You don’t have to be a master mechanic to take a look under the hood and assess damage. The first step is to search for water damage, both inside and out. Flood waters usually contain mud and other debris that leave a water line after a short period of time. This water line will tell you how deeply your vehicle was submerged, giving you an idea of which components might have been affected. You may find that the waters barely skimmed the bottom of your car doors, for instance, which means it likely wouldn’t have damaged any of the elements required to keep the car functioning. However, you may still have damage to your car’s brake system, wheel bearing, or suspension and exhaust components.
Once you’ve checked for a water line, pop the hood and check the dipstick for water droplets. Even if all looks normal, note the oil level. If it seems higher than usual, it’s likely a sign that your oil has flood water mixed in with it indicating you should fully drain and change the engine oil. Check the air filter for water, as well.
How to avoid being scammed after a flood
Even if you don’t live in an area recently struck by floods, you can still fall victim to title washing. According to the Federal Trade Commission, half of all flood-damaged vehicles eventually end up back on the market. These vehicles are often transported to other areas of the country, where consumers purchase them used on sites like Craigslist or on salvage title car lots.
It can be difficult to spot a water-damaged car, especially after a thorough clean-up. Don’t be deceived by looks, though. Being submerged in water can do damage to a car’s electrical system that may not appear until later. A car’s parts may also have suffered rust and corrosion that will lead to ongoing mechanical issues. Use a service like Carfax’s free flood check to avoid becoming a victim. You can also get a full vehicle history report that will alert you to any problems. Don’t ever be afraid to walk away from a car you suspect has been damaged in a flood.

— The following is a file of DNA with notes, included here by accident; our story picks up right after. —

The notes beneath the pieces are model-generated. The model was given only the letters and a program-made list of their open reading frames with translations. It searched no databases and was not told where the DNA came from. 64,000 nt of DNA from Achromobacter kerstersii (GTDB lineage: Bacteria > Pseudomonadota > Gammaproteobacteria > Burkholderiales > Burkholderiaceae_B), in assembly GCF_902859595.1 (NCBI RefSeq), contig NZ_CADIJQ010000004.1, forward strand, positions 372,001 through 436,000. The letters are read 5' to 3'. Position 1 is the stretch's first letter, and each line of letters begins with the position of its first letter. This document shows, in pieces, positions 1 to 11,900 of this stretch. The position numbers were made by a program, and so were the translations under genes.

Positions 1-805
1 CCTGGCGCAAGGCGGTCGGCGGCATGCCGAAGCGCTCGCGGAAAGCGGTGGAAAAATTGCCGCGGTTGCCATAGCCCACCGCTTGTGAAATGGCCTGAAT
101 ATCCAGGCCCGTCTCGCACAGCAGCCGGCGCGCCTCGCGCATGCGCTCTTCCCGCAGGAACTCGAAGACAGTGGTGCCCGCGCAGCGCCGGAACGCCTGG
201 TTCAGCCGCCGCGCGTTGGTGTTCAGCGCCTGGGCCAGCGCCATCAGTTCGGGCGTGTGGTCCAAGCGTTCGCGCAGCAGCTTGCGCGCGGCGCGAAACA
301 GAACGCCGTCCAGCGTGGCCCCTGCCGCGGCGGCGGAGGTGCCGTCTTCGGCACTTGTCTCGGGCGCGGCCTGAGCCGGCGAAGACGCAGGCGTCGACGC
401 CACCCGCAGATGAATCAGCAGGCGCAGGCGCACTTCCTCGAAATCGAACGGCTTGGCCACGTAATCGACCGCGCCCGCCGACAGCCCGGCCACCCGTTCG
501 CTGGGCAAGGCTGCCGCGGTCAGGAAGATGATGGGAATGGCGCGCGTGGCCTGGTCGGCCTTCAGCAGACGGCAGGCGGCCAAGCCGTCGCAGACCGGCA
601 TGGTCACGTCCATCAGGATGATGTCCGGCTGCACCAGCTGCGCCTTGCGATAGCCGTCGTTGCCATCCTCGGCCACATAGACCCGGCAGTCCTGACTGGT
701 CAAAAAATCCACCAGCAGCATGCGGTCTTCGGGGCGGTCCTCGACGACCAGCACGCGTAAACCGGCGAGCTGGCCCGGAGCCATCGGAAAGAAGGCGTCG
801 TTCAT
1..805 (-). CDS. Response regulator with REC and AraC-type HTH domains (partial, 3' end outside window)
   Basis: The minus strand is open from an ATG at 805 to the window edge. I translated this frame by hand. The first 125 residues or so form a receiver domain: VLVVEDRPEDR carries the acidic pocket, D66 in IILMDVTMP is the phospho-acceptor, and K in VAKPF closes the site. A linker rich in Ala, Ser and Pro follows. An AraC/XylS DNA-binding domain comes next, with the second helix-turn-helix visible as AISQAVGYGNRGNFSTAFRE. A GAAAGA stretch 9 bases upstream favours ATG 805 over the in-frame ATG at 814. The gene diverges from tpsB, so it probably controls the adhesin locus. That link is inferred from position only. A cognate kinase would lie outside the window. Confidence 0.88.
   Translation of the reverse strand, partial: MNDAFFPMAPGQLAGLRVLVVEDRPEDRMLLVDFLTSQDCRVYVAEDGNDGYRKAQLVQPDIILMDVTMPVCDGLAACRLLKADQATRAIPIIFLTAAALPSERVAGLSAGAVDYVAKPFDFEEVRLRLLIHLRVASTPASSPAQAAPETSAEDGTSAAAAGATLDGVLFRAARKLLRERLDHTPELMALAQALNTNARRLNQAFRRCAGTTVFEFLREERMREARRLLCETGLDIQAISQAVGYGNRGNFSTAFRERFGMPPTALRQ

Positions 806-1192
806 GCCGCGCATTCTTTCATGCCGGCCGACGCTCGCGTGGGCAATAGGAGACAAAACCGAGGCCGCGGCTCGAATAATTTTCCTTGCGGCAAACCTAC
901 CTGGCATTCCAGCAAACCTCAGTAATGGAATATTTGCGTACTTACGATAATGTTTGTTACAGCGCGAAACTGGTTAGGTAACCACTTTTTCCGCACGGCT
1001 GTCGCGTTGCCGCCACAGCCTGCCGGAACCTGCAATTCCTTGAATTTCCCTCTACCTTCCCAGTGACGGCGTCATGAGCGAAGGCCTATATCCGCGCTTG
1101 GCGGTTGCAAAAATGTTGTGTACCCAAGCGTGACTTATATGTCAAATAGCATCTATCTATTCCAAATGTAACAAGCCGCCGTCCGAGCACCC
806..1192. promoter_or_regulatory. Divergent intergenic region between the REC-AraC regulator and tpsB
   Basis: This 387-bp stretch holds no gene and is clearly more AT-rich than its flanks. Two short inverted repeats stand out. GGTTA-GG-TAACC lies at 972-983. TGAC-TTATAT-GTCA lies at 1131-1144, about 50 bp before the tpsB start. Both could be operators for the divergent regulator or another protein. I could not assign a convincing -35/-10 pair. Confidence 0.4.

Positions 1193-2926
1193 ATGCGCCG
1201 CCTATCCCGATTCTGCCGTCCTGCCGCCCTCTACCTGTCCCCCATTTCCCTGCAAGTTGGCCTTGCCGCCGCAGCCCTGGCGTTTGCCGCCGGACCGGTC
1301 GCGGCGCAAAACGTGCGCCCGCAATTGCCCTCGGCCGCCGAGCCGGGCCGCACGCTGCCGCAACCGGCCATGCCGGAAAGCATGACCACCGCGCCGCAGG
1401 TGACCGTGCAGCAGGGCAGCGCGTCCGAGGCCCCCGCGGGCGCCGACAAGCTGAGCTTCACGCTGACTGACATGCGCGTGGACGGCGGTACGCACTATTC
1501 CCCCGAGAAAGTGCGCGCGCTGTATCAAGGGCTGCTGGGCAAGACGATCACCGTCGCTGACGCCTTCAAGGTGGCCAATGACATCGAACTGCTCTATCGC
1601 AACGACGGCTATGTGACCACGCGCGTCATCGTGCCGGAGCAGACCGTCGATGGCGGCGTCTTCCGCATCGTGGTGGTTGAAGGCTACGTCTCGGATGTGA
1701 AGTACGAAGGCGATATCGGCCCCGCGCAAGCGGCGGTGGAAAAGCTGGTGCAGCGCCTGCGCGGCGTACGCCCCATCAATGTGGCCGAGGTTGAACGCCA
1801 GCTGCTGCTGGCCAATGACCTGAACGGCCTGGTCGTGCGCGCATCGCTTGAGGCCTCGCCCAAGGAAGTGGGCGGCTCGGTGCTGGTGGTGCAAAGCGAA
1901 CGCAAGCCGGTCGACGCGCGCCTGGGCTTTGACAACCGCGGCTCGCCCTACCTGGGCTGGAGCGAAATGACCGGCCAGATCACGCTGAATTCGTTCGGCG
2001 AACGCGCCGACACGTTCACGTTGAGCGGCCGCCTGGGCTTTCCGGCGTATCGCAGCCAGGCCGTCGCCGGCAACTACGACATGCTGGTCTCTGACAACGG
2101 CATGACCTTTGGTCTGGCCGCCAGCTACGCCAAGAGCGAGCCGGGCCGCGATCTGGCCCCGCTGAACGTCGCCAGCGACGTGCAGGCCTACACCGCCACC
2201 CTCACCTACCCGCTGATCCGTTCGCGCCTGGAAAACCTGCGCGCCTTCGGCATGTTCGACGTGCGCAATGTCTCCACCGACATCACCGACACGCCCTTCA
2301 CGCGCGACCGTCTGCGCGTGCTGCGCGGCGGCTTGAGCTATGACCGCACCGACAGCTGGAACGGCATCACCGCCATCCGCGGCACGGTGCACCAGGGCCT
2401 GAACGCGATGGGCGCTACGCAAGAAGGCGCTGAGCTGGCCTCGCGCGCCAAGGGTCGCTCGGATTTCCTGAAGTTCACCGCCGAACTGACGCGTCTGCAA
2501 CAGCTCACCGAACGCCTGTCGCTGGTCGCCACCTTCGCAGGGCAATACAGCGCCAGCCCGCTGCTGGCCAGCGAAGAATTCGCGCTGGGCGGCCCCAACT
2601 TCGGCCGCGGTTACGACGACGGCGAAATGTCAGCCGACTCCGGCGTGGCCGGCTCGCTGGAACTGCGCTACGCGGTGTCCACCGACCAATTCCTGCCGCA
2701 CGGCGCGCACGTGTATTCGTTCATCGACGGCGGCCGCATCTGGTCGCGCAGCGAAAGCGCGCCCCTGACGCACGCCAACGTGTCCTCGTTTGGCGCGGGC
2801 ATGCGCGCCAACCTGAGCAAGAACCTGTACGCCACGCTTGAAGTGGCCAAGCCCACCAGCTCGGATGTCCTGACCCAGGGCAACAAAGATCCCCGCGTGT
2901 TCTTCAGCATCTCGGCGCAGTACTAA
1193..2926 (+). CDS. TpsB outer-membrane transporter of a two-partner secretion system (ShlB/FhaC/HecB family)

Life after the flood.
In many cases, insurance companies will simply total out a flooded car if the water rose above floor level. Insurers prefer to play it safe, rather than repair damage and risk the car not being safe to operate. When that happens, check to see if you have rental car coverage to give you a few days to find a new car. Once that coverage kicks in, though, it’s important to begin your car search immediately, since your insurance company will probably only pay for a set number of days.
Since you’ll be buying in a recently flooded area, it’s important to take measures to avoid being sold a refurbished flood-damaged car. Avoid salvage title lots and sites like Craigslist, instead opting for dealerships that specialized in a combination of new and used cars. If you can afford to buy new, this is a good time to do so, but otherwise, follow the steps above to ensure the car you’re purchasing has not been damaged by flood waters. This is also a good time to remedy any mistakes you made during the recent flood, including purchasing enough auto insurance to cover your car against disasters and storing your car in a place less likely to be impacted.
Flood damage can wreak havoc on a car’s sensitive components, but it may not be a total loss. Once the flood waters have receded, assess the damage and have a licensed mechanic look at your car before you start the engine. You may be able to save your vehicle or, at the very least, prevent further damage. Since most auto insurers will total a car if flood water rises above the floor, it’s important to have good insurance in place before a weather-related disaster happens.